On 12 February 2013, U.S. President Obama issued an executive order that identified cyberthreats to critical infrastructure as one of the most serious national security concerns. The order outlined specific measures the government sector must take to align the country’s critical infrastructure with modern practices to maintain cybersecurity and the continuity of government. Since that time, a barrage of cybersecurity events have threatened both governments and the private sector around the world.
More than ever before, public relations practitioners must be well educated in the cause and effect of cyberthreats, and the significant risk cybersecurity events present. As these threats grow in frequency and complexity, practitioners need to elevate cybersecurity communication strategies in their crisis response toolkit to protect the brands they represent and encourage transparent communication with their publics.
For the public relations practitioner, the challenges of these types of events are significant. Practitioners face the challenges of communicating complex technical topics. Many lack the technical understanding of increasingly sophisticated cybersecurity terminology, which can create confusion when communicating with the public. Just take a look at some of the significant missteps in communication practice in some of these high-profile attacks: the Target data breach in November 2013 (perhaps one of the most highly publicized cyberattacks to date), Anthem health insurance in February 2015, the U.S. government’s Office of Personnel Management attack in June 2015, which significantly compromised national security, and the United Airlines breach in July 2015.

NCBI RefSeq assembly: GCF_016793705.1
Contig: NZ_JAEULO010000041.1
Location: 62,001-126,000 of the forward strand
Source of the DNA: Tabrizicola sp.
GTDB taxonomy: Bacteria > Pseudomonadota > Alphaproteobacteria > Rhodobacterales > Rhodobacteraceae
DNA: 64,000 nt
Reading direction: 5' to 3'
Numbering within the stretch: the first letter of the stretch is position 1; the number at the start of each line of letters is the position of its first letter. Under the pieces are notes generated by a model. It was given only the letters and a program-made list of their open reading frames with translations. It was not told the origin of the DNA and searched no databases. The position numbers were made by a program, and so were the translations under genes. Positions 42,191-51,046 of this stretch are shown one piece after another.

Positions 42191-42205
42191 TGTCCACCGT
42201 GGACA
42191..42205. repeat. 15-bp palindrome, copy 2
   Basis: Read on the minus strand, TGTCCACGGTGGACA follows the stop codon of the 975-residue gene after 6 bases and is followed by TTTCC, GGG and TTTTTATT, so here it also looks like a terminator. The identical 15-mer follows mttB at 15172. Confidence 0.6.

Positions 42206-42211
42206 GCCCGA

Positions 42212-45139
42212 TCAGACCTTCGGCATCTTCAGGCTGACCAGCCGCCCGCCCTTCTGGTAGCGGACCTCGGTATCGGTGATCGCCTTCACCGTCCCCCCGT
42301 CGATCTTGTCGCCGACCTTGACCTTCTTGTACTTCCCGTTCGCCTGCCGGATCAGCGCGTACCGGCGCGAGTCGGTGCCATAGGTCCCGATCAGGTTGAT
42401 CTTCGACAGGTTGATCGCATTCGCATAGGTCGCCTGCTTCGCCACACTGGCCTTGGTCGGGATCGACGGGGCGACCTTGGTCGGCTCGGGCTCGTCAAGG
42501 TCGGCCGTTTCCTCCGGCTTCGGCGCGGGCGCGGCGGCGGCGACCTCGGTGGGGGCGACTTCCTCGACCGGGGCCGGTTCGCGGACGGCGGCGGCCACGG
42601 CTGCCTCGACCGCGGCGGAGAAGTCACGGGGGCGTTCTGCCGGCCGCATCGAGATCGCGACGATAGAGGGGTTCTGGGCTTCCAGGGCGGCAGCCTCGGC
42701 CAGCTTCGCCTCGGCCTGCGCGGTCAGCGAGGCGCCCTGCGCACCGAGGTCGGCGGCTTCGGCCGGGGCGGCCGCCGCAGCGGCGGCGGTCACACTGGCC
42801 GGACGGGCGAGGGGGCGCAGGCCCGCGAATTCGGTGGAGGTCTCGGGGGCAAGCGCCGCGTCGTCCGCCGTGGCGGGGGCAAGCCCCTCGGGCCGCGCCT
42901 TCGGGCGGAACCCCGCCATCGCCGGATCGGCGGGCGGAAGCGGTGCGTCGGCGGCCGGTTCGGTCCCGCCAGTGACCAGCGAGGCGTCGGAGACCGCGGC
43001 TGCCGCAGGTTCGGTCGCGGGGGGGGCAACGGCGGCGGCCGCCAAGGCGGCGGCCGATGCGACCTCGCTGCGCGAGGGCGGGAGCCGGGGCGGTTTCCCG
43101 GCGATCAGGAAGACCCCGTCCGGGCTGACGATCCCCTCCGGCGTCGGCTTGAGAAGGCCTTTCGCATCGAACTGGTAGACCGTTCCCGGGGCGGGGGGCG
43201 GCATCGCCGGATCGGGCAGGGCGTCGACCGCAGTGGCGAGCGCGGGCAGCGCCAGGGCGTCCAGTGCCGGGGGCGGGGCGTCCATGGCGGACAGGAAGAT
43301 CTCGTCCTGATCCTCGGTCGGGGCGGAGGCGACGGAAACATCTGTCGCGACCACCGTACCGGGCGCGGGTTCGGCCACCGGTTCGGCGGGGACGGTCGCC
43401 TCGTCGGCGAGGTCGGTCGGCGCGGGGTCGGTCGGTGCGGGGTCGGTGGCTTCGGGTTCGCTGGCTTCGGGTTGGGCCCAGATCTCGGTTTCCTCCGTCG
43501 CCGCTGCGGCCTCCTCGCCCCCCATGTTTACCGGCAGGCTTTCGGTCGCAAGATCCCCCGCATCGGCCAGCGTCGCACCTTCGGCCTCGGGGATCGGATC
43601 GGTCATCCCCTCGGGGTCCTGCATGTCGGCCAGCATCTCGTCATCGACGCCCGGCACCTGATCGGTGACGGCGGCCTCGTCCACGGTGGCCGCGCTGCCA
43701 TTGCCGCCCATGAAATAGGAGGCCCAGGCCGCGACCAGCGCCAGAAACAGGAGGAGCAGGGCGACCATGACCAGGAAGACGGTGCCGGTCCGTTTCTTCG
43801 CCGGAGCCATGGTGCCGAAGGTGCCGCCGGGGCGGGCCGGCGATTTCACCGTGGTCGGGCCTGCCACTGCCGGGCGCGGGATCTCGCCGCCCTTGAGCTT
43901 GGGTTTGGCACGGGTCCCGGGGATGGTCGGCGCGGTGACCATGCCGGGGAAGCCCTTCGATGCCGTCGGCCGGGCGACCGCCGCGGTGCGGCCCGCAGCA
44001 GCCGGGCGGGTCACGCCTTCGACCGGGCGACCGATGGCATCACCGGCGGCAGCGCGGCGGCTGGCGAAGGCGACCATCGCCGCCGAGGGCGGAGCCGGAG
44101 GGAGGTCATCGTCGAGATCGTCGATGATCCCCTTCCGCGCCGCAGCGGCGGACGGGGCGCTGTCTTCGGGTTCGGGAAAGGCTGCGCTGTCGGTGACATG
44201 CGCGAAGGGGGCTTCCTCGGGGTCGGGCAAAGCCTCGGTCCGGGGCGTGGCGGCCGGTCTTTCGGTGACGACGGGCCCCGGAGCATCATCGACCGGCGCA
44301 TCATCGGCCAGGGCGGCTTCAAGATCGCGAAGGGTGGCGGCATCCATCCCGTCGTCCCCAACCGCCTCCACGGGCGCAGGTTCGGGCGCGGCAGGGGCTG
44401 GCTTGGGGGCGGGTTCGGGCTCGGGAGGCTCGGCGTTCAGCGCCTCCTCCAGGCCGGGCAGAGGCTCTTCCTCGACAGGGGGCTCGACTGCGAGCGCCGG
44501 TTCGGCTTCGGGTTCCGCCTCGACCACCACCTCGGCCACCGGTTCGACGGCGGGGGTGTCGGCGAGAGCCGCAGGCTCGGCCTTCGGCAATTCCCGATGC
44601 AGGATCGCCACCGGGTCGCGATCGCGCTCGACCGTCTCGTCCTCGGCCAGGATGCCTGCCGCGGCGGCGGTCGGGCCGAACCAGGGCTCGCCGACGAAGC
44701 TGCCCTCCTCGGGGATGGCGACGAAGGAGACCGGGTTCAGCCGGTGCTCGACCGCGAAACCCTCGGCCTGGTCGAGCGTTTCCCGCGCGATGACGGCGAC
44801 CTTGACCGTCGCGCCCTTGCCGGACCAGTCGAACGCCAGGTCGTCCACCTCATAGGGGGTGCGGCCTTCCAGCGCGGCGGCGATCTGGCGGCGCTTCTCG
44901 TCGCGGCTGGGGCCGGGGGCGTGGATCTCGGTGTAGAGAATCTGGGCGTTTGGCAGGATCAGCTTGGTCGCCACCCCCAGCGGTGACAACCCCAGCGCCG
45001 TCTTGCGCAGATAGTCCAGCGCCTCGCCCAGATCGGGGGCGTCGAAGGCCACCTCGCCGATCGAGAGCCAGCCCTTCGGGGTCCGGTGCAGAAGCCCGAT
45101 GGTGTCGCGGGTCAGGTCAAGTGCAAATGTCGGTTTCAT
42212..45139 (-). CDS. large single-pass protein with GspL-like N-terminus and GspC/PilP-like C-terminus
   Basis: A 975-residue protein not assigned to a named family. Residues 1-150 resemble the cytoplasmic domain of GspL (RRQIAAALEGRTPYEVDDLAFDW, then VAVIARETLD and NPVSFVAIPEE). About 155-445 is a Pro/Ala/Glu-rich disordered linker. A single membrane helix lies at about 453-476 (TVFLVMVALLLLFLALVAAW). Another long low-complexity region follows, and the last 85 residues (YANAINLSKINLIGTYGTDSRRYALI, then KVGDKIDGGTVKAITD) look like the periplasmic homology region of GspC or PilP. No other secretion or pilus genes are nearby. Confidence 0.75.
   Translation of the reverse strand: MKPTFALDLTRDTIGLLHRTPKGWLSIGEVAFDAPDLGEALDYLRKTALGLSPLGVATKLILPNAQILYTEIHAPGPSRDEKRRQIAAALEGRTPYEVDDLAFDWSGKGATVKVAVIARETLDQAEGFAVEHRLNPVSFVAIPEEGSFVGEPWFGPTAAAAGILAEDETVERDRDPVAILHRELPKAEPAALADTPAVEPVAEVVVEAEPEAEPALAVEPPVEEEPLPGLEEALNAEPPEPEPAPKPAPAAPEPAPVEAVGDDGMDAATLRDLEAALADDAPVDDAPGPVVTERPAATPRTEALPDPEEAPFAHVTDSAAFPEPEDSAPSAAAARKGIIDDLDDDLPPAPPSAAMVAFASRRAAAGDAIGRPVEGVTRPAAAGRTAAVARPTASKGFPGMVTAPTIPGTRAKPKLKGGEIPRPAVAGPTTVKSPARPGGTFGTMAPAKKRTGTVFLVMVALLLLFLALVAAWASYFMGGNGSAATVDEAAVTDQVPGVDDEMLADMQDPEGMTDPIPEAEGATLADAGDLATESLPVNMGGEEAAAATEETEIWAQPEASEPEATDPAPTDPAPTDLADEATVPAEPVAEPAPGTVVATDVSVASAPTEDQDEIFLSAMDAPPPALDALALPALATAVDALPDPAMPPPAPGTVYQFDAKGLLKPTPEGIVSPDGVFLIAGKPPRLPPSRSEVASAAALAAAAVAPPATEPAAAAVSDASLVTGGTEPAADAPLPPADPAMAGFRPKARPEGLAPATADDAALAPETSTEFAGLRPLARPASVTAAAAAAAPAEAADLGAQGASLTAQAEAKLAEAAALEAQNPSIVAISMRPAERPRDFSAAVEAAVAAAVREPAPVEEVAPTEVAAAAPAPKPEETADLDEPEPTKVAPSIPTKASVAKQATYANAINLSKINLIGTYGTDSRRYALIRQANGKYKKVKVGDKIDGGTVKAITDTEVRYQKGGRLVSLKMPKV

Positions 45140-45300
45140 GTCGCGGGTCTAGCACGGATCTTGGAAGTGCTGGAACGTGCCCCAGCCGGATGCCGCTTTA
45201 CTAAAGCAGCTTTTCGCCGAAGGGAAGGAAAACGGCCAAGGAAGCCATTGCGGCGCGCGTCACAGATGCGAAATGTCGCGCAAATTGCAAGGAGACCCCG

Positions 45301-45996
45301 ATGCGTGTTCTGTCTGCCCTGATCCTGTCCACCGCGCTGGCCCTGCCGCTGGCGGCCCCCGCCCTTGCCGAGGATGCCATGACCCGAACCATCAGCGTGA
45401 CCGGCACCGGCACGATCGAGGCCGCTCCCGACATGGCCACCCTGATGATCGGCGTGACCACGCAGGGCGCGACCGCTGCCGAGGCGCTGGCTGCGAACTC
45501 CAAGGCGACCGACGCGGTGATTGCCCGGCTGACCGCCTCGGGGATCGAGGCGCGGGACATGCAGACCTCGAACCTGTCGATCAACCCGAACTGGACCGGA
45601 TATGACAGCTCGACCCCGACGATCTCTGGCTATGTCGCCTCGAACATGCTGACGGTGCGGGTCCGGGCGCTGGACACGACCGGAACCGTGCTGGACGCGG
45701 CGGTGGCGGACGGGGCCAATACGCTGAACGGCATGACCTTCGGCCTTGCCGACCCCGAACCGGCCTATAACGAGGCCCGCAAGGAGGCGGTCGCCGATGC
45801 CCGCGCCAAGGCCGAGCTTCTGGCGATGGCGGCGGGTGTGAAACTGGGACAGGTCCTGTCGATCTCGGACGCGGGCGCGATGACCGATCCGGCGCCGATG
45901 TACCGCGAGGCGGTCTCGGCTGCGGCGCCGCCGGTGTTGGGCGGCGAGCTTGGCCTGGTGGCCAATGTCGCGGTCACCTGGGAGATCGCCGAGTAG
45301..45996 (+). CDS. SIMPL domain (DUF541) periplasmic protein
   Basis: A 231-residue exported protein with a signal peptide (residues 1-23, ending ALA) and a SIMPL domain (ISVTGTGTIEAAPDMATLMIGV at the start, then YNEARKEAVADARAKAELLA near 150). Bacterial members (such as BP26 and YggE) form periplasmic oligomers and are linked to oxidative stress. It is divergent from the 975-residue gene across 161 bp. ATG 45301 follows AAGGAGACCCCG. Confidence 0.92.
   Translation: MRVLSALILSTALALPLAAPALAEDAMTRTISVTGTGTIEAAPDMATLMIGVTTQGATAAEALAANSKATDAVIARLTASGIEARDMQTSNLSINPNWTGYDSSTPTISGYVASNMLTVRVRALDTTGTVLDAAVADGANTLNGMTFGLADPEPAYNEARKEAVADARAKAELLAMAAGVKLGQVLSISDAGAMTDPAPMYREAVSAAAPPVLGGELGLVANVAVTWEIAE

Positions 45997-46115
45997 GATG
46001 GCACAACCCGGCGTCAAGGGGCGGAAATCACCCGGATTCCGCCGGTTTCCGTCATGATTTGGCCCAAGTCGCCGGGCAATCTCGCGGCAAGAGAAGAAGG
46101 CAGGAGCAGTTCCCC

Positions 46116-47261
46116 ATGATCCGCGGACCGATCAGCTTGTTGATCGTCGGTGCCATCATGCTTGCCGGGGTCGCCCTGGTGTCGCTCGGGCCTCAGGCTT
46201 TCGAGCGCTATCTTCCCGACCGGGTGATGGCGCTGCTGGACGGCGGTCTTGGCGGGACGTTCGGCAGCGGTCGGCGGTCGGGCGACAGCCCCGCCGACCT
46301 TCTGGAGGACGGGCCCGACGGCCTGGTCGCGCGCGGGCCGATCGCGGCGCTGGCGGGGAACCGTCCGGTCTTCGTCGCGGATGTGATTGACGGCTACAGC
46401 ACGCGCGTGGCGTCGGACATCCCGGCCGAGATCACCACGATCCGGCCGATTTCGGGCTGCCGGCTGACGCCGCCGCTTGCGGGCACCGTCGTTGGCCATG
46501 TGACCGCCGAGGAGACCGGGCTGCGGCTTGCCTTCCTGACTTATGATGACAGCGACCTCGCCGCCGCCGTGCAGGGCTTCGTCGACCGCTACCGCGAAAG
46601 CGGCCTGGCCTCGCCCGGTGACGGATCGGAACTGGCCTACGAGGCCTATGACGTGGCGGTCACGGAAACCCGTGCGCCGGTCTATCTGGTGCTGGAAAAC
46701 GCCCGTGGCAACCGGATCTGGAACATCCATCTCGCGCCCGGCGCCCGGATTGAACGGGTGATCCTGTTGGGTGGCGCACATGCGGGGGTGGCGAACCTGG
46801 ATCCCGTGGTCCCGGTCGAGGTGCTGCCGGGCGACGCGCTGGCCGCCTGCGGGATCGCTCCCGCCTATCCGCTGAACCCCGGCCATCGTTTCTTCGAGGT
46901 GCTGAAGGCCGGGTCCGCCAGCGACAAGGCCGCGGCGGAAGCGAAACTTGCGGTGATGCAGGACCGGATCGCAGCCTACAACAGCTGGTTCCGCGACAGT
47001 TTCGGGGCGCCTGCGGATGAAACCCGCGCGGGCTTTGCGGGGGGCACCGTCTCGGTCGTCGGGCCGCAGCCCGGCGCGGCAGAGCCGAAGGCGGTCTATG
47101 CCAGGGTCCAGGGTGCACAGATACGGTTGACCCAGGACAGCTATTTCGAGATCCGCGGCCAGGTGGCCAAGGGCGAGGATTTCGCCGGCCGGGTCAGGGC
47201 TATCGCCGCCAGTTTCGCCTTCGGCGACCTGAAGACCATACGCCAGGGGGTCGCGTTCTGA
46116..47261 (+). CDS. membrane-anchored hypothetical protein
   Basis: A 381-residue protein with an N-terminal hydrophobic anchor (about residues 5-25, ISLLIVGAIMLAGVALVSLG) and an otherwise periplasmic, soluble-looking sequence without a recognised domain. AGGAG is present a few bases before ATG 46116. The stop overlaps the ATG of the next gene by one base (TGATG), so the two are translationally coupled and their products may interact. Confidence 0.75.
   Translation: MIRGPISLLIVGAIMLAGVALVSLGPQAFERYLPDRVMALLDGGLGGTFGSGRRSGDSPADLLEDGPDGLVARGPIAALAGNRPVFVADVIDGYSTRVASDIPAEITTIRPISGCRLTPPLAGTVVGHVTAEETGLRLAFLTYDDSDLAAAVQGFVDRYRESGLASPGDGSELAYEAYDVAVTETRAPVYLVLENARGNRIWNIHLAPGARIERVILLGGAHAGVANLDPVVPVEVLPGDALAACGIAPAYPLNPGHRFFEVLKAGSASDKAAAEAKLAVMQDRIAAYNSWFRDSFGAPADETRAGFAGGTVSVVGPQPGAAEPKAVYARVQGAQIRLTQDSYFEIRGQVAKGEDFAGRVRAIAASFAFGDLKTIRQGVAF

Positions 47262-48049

Clearly, no sector is immune to the risk, and the economic fallout is devastating. In October 2015, the Ponemon Institute released its study on the cost of cybercrime in the U.S. The Institute’s research concluded “that the mean annualized cost for 58 benchmarked organizations is $15 million per year,...
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